Heard of it? If not, Web-MD tells us that…
… hypoglycemia occurs when the level of sugar in your blood drops too low to give your body energy.
The term itself actually means low blood sugar, which most of us have experienced at one time or another. However, for some of us, it is an ongoing battle that we must fend off daily. I have been hypoglycemic since I can remember – definitely pre-teens, maybe 10 or 11 years old. My sister, you know, the one who had a ‘temper from hell’ (I remember watching her ‘lose it’ when I was little and it scared me to death) has battled hypoglycemia her whole life, too.
Note: If you’ve read Black & White you will remember that I don’t throw stones at my sister’s glass house ’cause then she’ll throw them right back at mine – so let’s keep that whole ‘temper from hell’ comment between you and me!
I cannot think of any other way to describe what happened to my sister – and to me as I got a bit older – than tantrums. I won’t equate these outbursts to ‘meltdowns’ because total control was not lost and we generally saw them coming on so we could stop them before they happened. But if we were unable to stop them in time, we were at least able to calm ourselves relatively quickly so they didn’t last very long. However we did get to enjoy:
- Uncontrollable Shaking
- Crying (sometimes racking sobs if we didn’t catch it soon enough)
- Feelings of Sadness and Guilt
- Extreme Stress
- Embarrassment (if anyone were to see us)
- Shame (at our weakness)
Bring On The Peanut Butter Spoon!
That was what we used to treat hypoglycemia in our home as a kid. Once my sister or I started shaking like leaves and either tearing up or glaring at others, my Mom would come to the rescue with a jar of JIF and a great big spoon. Then she would sit with us while we ate it. It worked, too! Sometimes home remedies do the trick, right Ma Kettle?!
So What Does Hypoglycemia Have To Do With Autism?
I don’t know that it has anything to do with it, not for sure anyway. But, it has come to my attention through some brief mentions that people with autism experience hypoglycemia…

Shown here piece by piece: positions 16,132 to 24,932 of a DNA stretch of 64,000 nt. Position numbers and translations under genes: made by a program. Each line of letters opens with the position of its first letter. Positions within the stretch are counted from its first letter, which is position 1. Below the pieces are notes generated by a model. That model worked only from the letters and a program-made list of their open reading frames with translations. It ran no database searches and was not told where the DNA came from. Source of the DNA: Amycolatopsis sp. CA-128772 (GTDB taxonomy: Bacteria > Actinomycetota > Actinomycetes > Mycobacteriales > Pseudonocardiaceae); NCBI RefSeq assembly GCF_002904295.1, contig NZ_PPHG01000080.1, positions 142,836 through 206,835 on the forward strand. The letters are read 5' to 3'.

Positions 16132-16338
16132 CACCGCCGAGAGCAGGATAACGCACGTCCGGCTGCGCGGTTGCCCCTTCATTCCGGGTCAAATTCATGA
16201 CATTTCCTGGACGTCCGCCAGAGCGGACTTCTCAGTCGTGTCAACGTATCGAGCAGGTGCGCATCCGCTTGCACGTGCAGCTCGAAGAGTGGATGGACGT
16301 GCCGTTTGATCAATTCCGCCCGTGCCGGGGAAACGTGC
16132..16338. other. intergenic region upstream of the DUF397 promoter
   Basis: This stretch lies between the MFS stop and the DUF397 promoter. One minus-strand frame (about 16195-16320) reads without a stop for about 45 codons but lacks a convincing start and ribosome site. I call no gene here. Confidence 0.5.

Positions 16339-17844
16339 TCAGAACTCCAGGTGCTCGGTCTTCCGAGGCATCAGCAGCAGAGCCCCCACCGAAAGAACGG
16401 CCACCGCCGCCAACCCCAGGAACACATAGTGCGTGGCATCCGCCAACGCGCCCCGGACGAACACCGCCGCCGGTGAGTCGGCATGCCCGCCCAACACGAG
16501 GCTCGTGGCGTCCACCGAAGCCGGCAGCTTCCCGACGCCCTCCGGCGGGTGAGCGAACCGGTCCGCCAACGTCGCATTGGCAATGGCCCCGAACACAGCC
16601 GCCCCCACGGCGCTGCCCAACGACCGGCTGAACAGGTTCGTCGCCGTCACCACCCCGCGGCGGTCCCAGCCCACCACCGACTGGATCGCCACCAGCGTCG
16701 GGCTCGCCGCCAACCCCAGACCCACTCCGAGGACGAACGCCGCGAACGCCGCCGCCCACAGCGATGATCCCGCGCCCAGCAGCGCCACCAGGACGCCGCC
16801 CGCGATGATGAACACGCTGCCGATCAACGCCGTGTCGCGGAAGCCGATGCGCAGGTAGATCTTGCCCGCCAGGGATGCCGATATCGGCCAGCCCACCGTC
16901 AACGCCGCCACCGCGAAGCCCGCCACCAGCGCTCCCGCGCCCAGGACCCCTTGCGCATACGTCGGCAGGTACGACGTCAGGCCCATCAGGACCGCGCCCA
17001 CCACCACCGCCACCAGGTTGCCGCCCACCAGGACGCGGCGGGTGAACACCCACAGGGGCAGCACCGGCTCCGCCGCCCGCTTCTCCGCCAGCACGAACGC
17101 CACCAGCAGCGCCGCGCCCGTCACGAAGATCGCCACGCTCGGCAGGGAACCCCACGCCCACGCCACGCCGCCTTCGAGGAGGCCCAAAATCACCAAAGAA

Not ALL People On The Spectrum I Am Guessing,
but enough for people to be talking and writing about it. So I’m going to look into it. Because I’m definitely autistic and I’m definitely hypoglycemic, so it’s most definitely worth looking into. I mean I love to research stuff, so why not? I’ve even seen mention of ‘hypoglycemic tantrums’ being equated to autistic meltdowns, and hypoglycemic episodes being mistaken for panic attacks. Well, hold the phone! I’ve experienced both hypoglycemic tantrums AND panic attacks.
Oh to be 20 years younger and experiencing this stuff again so there would actually be help for me! Something that would help me understand that it WAS NOT
All In My Head
… That there really was something (many things) at work, and I wasn’t just a hot mess incapable of healthily taking care of myself! That the only problems going on ‘In My Head’ were real neurological differences, not weakness in character!!
…I don’t really want to go through all that garbage again. I’m doin’ just fine ladies and gentlemen, and for the first time in over three decades I’m content… happy even!!
Everything happens for a reason.
I’m not a superstitious person, but I have always believed that things really do happen the way they are suppose to; that there is a rhyme and a reason to what transpires. So, what’s my reasoning? Everything I experienced growing up as an undiagnosed autistic person – the panic attacks, obsessive compulsive behavior, stress, anxiety, anger, confusion, chronic migraines, insomnia, fear, nervousness, sensory integration issues, auditory processing difficulties, poor comprehension, etc., etc… happened so I could:
- Be a better Mom to my autistic (and NT) kids
- Write, blog, and speak out about autism so the world can see past the diagnosis to the real people
- Educate families, friends, strangers, and whoever else, to bring about POSITIVE change
- Work towards ACCEPTANCE (awareness is great, but I want more)
And lastly, share my story and those of my kids, in hopes that people, little by little, can stop being afraid of ‘Autism.’